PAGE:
The Hobbit is the predecessor to Tolkien’s smash hit, The Lord of the Rings. However at the time of its publication, The Hobbit itself was subject to great critical reception. The book was so popular that its popularity is the sole reason The Lord of the Rings even exists. Originally conceived while Tolkien was pursuing an academic career, the work went on to be a seminal work of children’s literature and fantasy and was rewritten numerous times to tie into The Lord of the Rings. The book follows the adventures of Bilbo Bagins and thirteen dwarves, lead by Thorin Oakenshield as they journey to reclaim the lost dwarven gold from the dragon, Smaug.
Contrary to its recent film adaptations by Peter Jackson, The Hobbit, is very concise. Its style is almost story book like. However the narration itself suffers from a number of short points. The most notable is the number of significant actions which occur off screen, such as Smaug’s death at the hands secondary character Bard. However in this case we have the benefit of briefly venturing over to Bard’s point of view. The Necromancer, one of the combatants in the Battle of Five Armies came completely out of left field aside from a few pieces of dialogue and at no point does the reader ever see him.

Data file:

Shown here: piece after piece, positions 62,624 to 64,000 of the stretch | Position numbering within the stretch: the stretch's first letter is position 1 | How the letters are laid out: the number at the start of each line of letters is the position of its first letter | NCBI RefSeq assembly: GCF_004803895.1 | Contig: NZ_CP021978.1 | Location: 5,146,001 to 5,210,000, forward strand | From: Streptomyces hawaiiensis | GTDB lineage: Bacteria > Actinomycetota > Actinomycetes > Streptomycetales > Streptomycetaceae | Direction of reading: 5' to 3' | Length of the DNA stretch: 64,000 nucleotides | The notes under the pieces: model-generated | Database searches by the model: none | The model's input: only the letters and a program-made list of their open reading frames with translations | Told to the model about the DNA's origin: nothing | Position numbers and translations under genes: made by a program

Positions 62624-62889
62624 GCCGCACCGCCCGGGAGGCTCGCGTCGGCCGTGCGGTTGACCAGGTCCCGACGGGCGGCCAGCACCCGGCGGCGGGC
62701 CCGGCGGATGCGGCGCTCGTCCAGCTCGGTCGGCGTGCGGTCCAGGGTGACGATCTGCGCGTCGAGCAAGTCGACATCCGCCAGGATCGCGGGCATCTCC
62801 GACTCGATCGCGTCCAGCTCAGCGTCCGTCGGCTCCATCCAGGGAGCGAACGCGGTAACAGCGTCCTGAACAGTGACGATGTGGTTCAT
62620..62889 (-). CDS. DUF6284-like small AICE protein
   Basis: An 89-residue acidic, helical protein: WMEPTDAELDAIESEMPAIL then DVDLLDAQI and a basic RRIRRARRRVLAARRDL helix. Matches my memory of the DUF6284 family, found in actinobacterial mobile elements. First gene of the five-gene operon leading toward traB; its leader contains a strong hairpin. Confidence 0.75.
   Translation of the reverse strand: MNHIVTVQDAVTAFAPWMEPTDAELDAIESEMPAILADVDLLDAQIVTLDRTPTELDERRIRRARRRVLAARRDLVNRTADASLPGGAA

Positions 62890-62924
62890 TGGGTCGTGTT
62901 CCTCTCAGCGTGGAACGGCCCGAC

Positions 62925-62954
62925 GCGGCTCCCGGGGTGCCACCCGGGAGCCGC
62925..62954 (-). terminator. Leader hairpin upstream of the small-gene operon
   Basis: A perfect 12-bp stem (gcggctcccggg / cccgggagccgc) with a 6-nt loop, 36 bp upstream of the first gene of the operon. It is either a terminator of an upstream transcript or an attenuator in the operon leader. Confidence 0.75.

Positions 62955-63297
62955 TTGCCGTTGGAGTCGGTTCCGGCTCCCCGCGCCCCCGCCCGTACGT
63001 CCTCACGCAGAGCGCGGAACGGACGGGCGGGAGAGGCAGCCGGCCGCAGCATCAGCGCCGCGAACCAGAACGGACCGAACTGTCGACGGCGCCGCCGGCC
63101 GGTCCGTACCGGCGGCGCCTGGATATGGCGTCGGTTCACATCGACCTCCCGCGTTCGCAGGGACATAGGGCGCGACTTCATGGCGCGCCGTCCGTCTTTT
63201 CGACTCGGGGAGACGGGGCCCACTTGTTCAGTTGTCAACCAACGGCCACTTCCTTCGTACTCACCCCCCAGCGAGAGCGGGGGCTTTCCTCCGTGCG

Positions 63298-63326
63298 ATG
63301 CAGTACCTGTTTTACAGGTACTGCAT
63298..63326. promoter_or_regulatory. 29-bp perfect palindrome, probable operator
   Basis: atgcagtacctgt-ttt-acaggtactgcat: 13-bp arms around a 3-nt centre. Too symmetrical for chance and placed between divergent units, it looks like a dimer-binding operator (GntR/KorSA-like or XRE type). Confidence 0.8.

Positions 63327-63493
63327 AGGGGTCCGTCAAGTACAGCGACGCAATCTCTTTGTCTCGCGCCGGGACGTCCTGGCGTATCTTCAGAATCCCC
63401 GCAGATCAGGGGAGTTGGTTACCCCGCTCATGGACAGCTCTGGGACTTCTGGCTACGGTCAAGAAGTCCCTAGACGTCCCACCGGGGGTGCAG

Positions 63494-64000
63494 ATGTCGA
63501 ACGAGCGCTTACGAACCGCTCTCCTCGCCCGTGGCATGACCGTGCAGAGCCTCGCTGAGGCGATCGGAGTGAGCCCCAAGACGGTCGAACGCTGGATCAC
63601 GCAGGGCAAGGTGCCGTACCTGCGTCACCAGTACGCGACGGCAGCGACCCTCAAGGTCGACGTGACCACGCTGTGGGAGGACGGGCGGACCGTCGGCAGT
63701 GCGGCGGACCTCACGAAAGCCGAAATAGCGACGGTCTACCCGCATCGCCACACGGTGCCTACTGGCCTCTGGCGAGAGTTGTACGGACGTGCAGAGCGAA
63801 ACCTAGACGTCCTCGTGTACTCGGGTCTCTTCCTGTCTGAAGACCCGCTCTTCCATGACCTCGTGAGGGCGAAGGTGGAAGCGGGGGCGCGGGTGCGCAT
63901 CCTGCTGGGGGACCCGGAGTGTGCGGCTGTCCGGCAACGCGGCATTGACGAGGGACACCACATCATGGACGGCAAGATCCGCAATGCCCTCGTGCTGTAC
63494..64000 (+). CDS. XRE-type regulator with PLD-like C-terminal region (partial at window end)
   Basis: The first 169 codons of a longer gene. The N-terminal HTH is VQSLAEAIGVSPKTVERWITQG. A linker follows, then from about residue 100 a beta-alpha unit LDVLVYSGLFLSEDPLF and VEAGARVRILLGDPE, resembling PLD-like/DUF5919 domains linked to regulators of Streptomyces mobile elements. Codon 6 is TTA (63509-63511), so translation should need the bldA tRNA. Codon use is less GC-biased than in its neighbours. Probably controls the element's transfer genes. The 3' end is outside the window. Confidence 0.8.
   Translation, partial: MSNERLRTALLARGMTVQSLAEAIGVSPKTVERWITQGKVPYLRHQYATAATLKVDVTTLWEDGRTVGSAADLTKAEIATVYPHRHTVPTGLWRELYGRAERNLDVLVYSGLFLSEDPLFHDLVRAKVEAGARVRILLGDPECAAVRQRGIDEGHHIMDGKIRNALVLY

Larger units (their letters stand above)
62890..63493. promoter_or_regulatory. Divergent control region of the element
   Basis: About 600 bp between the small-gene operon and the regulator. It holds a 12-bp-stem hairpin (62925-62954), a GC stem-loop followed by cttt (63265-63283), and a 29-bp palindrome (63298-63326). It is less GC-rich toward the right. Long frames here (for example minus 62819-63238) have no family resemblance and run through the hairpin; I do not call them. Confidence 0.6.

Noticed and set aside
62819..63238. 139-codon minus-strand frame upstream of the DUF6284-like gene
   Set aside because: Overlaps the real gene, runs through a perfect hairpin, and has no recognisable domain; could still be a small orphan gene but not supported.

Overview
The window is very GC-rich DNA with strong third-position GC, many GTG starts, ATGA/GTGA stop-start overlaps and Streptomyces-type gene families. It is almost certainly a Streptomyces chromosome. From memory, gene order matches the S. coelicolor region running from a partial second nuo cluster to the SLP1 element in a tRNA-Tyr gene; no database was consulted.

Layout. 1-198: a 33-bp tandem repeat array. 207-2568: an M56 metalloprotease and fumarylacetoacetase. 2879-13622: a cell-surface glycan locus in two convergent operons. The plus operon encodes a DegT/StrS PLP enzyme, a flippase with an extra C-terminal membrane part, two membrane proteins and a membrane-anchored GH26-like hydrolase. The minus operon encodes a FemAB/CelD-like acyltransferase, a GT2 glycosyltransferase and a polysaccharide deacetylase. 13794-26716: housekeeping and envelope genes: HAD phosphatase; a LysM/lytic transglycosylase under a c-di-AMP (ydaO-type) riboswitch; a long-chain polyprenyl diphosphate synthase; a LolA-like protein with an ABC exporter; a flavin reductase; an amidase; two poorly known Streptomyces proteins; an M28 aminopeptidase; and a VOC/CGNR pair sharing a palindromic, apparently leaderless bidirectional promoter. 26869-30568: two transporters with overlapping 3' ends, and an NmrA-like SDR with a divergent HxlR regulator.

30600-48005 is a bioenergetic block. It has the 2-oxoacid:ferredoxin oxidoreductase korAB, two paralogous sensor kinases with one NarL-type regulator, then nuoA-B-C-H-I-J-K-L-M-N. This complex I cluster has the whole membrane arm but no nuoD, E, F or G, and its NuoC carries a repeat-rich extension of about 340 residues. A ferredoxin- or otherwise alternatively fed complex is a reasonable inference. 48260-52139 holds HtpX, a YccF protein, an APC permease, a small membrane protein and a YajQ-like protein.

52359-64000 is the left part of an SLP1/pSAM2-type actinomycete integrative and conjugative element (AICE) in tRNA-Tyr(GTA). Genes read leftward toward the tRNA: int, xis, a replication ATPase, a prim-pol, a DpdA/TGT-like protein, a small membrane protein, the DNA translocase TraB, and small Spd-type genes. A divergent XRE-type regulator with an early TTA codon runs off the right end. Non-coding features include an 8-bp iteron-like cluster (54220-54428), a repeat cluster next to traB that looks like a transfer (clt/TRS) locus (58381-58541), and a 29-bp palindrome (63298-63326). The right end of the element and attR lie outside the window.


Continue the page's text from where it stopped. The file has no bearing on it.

The climax is probably the weaker aspects of the book, primarily because it occurs after Smaug’s death. This is in part due to Tolkien’s attempts to mimic mythic structures, where such a climax is not uncommon. However in the context of modern viewing, I get the impression that the Battle of Five armies was strictly unnecessary since it had no bearing on any of the main character arcs aside from causing Thorin Oakenshield’s death. If the climax had instead been a battle with Smaug, with Thorin Oakenshield dying in the battle with Smaug, the climax would have been a more satisfying one.
In terms of characters, the work has a lot of personality. While Bilbo, many of the dwarves and secondary characters suffer from being underdeveloped, many of the major characters do get good character development. Of course I am referring to Thorin Oakenshield and Smaug. Thorin is unique in that he is a bit of an anti hero, which I feel is a bold move for a children’s novel. His character arc is about his desire for the jewels, a desire which eventually consumes him. His subsequent redemption arc in the climax is one of the best character arcs in the novel. Meanwhile Smaug is nothing special, he’s just plain evil, but at the same time I admire the character’s intelligence and wit. For a character whom I expected to be a big dumb brute, his personality won me over.
The Hobbit is a book which has in some ways stood the test of time, despite its structural flaws. However since Tolkien was a scholar of works such as Beowulf, I can to some degree understand his decision to emulate them. Ultimately it is neither a children’s book or a fantasy book, but a modern day emulation of the old literature which Tolkien enjoyed reading so much. All throughout the modern day myth is supplemented by Tokien’s wit, making it a thoroughly enjoyable read.
IN A WORD: BREATHTAKING